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J Anaesthesiol Clin Pharmacol. 2013 Jul;29(3):303-7. doi: 10.4103/0970-9185.117045.

Neuraxial opioid-induced pruritus: An update.

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Department of Anesthesia, Schulich School of Medicine, London Health Sciences, Victoria Hospital, London, Ontario, Canada.


Pruritus is a troublesome side-effect of neuraxial (epidural and intrathecal) opioids. Sometimes it may be more unpleasant than pain itself. The prevention and treatment still remains a challenge. A variety of medications with different mechanisms of action have been used for the prevention and treatment of opioid-induced pruritus, with mixed results. The aim of this article is to review the current body of literature and summarize the current understanding of the mechanisms and the pharmacological therapies available to manage opioid-induced pruritus. The literature source of this review was obtained via PubMed, Medline and Cochrane Database of Systematic Reviews until 2012. The search results were limited to the randomized controlled trials, systemic reviews and non-systemic reviews.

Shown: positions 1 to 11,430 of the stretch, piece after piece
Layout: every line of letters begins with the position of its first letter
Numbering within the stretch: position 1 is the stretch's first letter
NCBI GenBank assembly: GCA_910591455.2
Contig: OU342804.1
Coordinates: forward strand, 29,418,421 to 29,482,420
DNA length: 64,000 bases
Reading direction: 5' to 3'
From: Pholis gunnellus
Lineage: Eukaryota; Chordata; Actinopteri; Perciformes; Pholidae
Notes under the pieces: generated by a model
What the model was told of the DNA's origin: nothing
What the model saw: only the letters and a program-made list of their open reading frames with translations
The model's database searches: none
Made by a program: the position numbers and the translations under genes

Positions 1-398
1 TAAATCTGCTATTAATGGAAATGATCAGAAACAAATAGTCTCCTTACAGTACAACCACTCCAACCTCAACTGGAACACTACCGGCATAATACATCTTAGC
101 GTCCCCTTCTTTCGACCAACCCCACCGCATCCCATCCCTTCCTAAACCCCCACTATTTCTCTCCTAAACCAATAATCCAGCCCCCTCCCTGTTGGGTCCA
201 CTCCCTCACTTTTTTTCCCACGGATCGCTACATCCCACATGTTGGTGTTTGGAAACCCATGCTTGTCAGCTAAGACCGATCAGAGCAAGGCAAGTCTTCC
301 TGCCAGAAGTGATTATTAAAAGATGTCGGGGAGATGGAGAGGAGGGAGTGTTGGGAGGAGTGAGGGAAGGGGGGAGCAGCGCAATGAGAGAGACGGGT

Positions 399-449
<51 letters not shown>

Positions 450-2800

Complications; epidural; itching; neuraxial opioids; post-operative; pruritus; spinal

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